• Using apps to transform smartphones into broadcast radios, allowing you to communicate with workers, even when reception is minimal.
  • Enabling job site managers to make real-time adjustments to work priorities through tablets or smartphones — and communicate those adjustments to the entire team.
  • Investing in a group communication service for your employees that allows for instant group communication as well as document and video sharing. With many communication platforms, you can divide workers into group chats based on projects or responsibilities.

The Internet of Things (IoT)

One of the promising benefits of IoT is that it enables machines to self-identify when they require maintenance. As IoT means more and more appliances are online — from refrigerators to HVAC systems — manual identification of issues is becoming a thing of the past.

Instead of sending out a service technician to analyze why a client’s HVAC system or engine is making a strange sound, your business can receive automatic notifications when the system detects an error. Not only does this technology have the potential to significantly reduce unnecessary service calls, but it can make the necessary service calls more efficient; workers will arrive on the scene already informed of what needs to be fixed.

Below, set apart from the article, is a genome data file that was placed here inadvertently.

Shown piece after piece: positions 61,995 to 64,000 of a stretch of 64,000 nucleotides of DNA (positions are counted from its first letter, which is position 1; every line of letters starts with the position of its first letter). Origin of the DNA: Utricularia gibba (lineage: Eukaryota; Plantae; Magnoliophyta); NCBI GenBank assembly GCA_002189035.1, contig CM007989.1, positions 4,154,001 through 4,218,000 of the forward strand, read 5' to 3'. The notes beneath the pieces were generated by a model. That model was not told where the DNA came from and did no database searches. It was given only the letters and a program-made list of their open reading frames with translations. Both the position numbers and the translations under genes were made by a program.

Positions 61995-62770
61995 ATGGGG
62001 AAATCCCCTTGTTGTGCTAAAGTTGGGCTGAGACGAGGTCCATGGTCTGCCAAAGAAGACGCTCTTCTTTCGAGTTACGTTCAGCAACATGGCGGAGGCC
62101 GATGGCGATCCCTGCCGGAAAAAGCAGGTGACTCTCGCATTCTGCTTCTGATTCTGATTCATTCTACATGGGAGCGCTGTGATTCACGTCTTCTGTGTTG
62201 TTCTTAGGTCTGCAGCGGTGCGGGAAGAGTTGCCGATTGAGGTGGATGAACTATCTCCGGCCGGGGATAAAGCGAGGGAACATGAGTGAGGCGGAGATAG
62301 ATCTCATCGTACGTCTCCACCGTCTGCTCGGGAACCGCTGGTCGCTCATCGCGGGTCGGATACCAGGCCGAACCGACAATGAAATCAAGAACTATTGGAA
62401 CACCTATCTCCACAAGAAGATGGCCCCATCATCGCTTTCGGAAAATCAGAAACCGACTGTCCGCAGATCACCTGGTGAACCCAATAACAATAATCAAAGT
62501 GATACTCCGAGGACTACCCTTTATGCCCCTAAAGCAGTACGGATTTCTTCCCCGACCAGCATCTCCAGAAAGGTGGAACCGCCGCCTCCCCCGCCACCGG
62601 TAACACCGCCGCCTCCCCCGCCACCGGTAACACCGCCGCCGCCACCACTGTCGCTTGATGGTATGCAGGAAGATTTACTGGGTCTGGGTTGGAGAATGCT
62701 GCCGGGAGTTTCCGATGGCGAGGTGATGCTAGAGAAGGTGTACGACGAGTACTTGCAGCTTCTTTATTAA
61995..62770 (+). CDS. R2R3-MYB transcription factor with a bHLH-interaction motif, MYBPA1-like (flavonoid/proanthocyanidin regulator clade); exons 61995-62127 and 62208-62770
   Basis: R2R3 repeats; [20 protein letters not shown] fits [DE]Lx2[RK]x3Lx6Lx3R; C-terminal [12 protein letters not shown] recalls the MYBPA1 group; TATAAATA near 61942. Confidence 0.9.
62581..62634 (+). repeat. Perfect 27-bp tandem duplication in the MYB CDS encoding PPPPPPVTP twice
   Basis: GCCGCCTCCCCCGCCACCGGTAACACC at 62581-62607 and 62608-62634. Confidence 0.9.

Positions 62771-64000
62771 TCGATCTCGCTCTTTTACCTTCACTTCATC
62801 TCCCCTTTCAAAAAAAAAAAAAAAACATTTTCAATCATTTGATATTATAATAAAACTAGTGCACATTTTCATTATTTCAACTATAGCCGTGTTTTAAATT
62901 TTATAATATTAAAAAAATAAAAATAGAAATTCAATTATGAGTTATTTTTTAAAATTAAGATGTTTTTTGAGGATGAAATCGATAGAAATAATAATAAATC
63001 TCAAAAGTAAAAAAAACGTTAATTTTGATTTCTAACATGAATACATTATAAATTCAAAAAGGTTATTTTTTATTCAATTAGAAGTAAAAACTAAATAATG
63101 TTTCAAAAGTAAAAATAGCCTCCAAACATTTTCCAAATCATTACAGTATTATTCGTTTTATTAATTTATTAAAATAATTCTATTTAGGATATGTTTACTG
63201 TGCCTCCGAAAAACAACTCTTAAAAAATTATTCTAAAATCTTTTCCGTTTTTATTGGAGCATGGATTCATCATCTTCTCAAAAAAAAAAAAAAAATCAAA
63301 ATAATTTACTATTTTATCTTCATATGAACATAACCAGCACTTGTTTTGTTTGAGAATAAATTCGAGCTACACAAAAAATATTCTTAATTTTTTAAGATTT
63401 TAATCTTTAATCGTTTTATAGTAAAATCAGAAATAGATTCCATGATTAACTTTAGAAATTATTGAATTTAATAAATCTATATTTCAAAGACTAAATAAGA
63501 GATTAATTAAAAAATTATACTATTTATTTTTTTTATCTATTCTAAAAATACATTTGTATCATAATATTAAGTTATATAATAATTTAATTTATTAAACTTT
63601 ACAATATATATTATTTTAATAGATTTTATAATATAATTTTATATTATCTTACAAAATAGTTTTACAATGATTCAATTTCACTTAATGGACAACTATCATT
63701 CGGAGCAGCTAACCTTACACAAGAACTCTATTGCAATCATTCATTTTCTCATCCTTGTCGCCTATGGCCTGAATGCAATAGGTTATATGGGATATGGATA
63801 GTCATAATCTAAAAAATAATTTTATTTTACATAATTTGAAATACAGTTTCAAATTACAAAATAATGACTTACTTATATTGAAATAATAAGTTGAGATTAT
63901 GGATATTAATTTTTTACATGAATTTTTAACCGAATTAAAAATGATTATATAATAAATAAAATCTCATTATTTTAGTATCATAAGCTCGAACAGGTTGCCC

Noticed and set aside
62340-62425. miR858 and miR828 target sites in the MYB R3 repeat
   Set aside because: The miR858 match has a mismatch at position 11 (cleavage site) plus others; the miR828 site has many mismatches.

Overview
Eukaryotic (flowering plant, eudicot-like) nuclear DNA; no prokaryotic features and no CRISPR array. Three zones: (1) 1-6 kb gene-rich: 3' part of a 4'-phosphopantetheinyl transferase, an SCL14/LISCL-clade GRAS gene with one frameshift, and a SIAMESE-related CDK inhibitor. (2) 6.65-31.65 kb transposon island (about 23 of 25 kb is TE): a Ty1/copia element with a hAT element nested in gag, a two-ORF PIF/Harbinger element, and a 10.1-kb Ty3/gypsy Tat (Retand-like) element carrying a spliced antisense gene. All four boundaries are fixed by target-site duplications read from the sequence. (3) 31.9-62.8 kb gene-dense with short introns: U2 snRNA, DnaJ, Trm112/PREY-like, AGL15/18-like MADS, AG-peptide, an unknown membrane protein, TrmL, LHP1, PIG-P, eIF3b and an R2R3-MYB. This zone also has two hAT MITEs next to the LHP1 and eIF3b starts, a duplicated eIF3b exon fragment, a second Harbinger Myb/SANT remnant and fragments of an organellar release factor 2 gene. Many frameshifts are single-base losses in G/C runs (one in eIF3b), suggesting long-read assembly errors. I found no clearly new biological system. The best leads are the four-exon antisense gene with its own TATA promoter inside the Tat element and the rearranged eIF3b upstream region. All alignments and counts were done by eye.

With the number of available workers rapidly declining, it’s sink or swim for many companies. Maximize the efficiency of the workers you do have to compensate for the ones you don’t. If you fail to embrace digital tools for efficiency, you risk burning out your workforce. When you start thinking smarter and leveraging advances in technology, you can make everything from scheduling to troubleshooting more efficient and less stressful for your lean workforce.

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Kevin Hutchinson is the Founder and CEO of MyTaskit, a comprehensive and user-friendly work coordination platform that businesses use to connect their service teams, subcontractors and customers. MyTaskit smooths the rough edges of service delivery so technicians get more done, customers are happier, and the business makes more money.